Don Cherry criticizes Shanahan's disciplinary actions

Brendan Shanahan, the NHL's vice-president of safety, was the target of Don Cherry on Thursday night's Coach's Corner segment for the slew of suspensions meted out during the pre-season.
Don Cherry says NHL vice president of safety Brendan Shanahan, shown here, set a precedent with a 10-game suspension against the Flyers' Jody Shelley in the pre-season. (Darren Calabrese/Canadian Press)

Fittingly, with baseball’s post-season underway, Don Cherry came out swinging in his first Coach’s Corner segment on Thursday night.

His target was Brendan Shanahan, the National Hockey League’s vice-president of safety and the slew of suspensions handed out during the pre-season.

Cherry’s frustration re-surfaced in the first period of Thursday night's game between Montreal and Toronto when Jay Rosehill avoided a hit against a Canadiens player near the side boards. He also pointed to Montreal defenceman P.K. Subban letting up on a potential big hit against Maple Leafs forward Phil Kessel.

"Rosehill has to make the club hitting. He misses him on purpose," said Cherry. "This is what you’re going to see time after time after time and I don’t blame the players one bit."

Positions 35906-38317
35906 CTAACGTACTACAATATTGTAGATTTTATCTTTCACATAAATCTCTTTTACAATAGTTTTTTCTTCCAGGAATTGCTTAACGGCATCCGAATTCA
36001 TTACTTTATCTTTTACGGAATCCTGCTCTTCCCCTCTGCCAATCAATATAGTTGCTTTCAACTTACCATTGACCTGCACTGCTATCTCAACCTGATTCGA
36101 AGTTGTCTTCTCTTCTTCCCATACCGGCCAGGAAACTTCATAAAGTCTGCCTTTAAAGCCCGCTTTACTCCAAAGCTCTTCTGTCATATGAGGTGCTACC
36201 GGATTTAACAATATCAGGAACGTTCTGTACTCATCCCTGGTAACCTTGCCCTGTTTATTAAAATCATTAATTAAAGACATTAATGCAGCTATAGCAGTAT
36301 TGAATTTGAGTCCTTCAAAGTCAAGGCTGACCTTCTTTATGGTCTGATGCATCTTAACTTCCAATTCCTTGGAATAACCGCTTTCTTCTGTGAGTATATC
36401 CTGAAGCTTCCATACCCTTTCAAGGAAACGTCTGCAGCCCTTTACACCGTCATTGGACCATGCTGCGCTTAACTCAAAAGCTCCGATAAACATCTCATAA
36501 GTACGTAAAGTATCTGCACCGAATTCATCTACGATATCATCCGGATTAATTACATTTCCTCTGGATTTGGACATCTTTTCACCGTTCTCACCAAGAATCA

Cherry said Shanahan set a precedent in late September when he suspended Philadelphia Flyers enforcer Jody Shelley for five exhibition games and five more in the regular season after Toronto’s Darryl Boyce made a play for the puck behind the Flyers net and was driven into the boards from behind, breaking his nose.

"He gives him ten games. Ten games," said Cherry of Shanahan. "You know how many shifts Boyce missed? He only lost two shifts."

Cherry’s anger was only fuelled when on-air partner Ron MacLean suggested Shanahan and the league were experiencing "growing pains" as far as clamping down on head shots this season.

"I’ll tell you one thing," Cherry, who hasn’t watched Shanahan’s explanations for suspending/not suspending players, said. "I’d hate to be paying $175 to watch that stuff.

"Absolutely ridiculous what they’ve done. The players will not hit. Guaranteed. When you give an excuse to the players not to hit, they will not hit."


Doug Harrison has covered the professional and amateur scene as a senior writer for CBC Sports since 2003. Previously, the Burlington, Ont., native covered the NHL and other leagues for Faceoff.com. Follow the award-winning journalist @harrisoncbc